Executing an Interactive Script
You can also use interactive commands in a command script file. To execute an
interactive script, from the command prompt type:
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Examples
% hspice -I -L <command_script>
Where <command_script> is the name of the file containing the interactive
commands.
Examples
The examples in this section examples show you how to use the interactive
environment commands.
Getting Help
You use the help command to show the interactive mode syntax; for example,
% hspice -I
HSPICE > help
list [lineno]
input
edit
ls [directory]
load filename
run
pwd
cd directory
info outflag
set outflag <true/false>
save <netlist/command> filename
quit
help
dc [...statement] (like in the netlist)
ac [...statement] (like in the netlist)
tran [...statement] (like in the netlist)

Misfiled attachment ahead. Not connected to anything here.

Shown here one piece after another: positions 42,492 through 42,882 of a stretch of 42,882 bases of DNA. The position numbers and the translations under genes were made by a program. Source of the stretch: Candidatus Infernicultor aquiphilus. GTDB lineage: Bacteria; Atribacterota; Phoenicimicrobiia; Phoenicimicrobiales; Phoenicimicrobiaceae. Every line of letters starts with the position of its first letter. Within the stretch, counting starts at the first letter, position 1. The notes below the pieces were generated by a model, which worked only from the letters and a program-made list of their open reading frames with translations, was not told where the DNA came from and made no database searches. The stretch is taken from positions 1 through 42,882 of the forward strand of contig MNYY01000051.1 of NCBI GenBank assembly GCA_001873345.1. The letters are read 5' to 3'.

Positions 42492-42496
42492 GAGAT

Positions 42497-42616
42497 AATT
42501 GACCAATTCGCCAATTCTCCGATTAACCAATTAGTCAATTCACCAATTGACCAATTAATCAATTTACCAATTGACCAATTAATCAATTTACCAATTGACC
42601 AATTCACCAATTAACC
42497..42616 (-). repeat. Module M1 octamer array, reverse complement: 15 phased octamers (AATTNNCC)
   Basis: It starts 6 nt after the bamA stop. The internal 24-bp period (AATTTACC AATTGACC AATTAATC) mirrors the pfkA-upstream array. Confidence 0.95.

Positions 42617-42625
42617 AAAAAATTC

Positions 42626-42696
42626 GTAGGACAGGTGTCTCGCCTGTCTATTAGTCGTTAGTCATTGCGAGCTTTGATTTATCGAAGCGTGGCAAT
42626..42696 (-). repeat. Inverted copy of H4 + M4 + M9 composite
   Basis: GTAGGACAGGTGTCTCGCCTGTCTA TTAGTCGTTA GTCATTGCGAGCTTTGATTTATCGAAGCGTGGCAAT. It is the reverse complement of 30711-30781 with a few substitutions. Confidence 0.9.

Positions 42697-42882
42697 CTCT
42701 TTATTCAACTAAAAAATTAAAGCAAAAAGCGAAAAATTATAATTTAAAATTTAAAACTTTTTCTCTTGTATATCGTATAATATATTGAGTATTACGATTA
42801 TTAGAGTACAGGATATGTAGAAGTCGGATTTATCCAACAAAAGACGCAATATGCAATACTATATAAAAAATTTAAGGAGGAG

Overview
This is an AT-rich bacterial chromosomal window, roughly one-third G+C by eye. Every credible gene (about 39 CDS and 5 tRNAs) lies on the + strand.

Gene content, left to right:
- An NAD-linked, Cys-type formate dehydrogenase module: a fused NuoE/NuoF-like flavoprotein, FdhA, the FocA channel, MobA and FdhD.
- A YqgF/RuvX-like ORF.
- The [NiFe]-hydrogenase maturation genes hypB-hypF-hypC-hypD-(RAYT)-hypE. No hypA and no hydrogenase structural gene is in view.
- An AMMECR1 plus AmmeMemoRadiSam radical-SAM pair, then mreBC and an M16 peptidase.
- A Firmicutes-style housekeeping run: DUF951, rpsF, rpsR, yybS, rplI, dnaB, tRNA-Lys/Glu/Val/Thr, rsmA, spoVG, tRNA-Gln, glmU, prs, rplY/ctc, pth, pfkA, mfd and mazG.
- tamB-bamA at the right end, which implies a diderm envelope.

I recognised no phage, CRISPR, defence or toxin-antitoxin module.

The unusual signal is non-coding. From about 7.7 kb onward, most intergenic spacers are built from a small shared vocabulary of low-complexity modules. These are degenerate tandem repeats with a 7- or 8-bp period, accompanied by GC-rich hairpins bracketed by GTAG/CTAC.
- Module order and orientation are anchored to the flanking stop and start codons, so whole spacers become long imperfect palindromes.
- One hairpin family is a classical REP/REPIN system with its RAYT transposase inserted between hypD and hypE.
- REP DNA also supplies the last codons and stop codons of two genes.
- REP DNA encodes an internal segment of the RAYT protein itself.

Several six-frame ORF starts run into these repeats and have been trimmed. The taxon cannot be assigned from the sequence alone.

op
measure [...statement] (like in the netlist)
print <tran/ac/dc> <v/vm/vr/vi/vp/vdb>
Creating a Netlist
You use the input command to create a netlist by using the vi text editor; for
example,
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Examples
% hspice -I
HSPICE > input
R1 1 0 2
V1 1 0 3
.print I(R1)
.end
Save the file and exit vi.
Specifying an Analysis
You use the ac, dc, or tran command to specify an analysis; for example,
HSPICE > dc v1 -5v 5v 0.5v
Running an Analysis
You use the run command to simulate a netlist; for example,
HSPICE > run
> info: ***** hspice job concluded
HSPICE outputs the simulation results. This output is equivalent to a .lis file.
Viewing a Netlist
You use the list command to view a netlist; for example,
HSPICE > list
1 * this is an interactive mode example